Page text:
Tugger boosts productivity while reducing risk

Facility uses technology to reduce back injuries and speed up processing.

By ·

Tired of a manual application that exposed employees to exhaustion and injury, one meat packing facility used a series of customized, battery-powered tuggers to boost productivity while keeping workers safe.

In the Aurora Packing facility in northern Illinois, sides and quarters of high-quality beef are hung on hooks and moved by ceiling-mounted rails to the various processing stations. Beef halves weigh between 350 and 450 pounds, and beef quarters weigh between 200 and 250 pounds. Moving three quarters or two sides is about the maximum one individual can push at time. Because of this limitation, it doesn’t take a lot of time before production can get bottle-necked.

“We typically rotated workers out from the rail line every two hours to give them a break,” says Tim Sonne, plant engineer for Aurora Packing. “This was not especially efficient.”

The new tuggers help the company maintain compliance with OSHA’s voluntary protection programs (VPP), OSHA’s official program for recognizing the outstanding efforts of companies that have achieved exemplary occupational safety and health standards. Using a tug with stainless steel pusher attachments and some counterweights, Sonne says that one employee now moves the rails of beef sides all day long “without breaking a sweat.”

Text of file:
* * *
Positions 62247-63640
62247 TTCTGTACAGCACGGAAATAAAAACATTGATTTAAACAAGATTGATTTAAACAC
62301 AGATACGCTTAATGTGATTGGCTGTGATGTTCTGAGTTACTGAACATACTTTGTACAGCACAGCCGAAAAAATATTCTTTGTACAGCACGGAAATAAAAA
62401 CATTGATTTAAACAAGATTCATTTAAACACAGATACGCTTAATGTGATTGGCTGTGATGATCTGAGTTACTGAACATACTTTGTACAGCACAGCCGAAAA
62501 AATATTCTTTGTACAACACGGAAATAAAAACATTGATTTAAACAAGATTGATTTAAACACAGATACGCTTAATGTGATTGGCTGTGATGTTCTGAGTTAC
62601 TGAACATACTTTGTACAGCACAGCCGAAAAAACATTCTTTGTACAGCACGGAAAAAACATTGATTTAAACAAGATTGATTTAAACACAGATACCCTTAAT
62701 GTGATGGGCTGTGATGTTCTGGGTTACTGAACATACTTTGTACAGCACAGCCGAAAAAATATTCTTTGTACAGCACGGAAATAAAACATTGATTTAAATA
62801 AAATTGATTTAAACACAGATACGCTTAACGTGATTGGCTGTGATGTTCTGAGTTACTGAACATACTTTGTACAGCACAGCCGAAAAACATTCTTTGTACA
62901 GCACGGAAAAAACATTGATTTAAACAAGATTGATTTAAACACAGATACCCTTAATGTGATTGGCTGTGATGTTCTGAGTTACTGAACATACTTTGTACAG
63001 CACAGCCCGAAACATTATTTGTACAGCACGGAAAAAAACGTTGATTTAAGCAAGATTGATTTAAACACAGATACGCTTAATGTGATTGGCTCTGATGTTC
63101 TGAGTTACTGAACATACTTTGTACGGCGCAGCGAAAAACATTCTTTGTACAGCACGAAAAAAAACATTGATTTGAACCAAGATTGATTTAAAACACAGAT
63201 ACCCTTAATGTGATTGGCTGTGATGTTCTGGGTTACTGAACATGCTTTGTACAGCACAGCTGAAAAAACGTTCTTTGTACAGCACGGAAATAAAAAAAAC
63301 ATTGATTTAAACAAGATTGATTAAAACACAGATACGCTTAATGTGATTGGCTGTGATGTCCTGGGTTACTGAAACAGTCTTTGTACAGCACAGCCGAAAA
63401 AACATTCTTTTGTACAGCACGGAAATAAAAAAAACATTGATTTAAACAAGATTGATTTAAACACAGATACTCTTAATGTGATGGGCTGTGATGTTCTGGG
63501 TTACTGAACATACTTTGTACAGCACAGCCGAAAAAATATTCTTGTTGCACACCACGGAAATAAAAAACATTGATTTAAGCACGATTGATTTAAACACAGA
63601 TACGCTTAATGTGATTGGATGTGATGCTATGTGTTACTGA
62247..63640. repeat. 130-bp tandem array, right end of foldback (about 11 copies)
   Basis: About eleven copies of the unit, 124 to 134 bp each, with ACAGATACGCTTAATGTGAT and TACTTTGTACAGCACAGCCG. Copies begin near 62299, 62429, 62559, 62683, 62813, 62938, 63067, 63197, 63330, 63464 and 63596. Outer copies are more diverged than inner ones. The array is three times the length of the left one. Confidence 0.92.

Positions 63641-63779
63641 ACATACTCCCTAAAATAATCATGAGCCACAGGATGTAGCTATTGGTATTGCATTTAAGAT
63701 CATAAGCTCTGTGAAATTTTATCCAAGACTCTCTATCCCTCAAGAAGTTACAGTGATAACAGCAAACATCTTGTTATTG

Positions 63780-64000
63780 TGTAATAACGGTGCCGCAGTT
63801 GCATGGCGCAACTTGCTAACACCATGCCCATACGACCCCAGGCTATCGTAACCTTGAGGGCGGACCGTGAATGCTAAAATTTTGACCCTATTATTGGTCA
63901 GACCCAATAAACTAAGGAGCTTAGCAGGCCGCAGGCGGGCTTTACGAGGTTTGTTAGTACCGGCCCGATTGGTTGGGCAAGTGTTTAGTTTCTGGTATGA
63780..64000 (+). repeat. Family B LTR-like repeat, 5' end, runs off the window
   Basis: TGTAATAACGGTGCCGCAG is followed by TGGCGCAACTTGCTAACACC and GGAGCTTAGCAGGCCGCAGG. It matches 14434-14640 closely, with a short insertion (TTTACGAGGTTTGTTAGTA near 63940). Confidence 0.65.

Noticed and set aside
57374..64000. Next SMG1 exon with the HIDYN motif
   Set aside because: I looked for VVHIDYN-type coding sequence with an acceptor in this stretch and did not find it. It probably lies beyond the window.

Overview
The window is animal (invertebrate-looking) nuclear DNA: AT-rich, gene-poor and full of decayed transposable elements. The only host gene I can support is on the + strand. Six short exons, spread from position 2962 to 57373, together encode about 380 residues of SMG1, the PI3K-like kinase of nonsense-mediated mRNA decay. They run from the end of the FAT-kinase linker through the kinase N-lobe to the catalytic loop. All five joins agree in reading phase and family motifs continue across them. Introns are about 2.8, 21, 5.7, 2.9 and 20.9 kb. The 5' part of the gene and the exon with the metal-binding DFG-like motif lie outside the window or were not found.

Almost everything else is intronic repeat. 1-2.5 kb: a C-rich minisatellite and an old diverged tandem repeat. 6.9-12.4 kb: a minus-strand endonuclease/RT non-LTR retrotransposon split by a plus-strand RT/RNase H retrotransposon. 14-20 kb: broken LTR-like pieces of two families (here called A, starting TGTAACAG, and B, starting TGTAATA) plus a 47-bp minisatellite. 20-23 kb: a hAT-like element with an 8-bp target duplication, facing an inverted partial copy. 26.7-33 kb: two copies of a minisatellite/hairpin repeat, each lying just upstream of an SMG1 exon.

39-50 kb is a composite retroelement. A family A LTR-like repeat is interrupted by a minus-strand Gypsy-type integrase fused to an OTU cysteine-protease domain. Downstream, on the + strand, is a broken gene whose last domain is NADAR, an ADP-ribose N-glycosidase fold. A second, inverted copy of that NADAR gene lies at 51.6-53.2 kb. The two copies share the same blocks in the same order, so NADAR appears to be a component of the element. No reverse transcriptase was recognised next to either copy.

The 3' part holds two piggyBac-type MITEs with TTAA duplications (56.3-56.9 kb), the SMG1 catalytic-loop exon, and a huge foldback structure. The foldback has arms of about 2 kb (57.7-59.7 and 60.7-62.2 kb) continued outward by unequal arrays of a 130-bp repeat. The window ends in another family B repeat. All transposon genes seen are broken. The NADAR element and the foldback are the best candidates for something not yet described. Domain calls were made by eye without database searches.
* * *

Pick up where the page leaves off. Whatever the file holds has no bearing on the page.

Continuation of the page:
To the immediate approval of its employees, Aurora Packing bought its first tug in December of 2009. Depending on the push/pull requirements in each department, attachments and options can be used to optimize performance of the base unit while retaining the interchangeability of tires, wheels and batteries. The company no longer needs to rotate personnel every two hours.

NuStar, Power Pusher Division
800-800-9274
http://www.powerpusher.com

Read more from the 2013 Casebook.


About the Author

Josh Bond, Contributing Editor
Josh Bond is Senior Editor for Modern, and was formerly Modern’s lift truck columnist and associate editor. He has a degree in Journalism from Keene State College and has studied business management at Franklin Pierce University.

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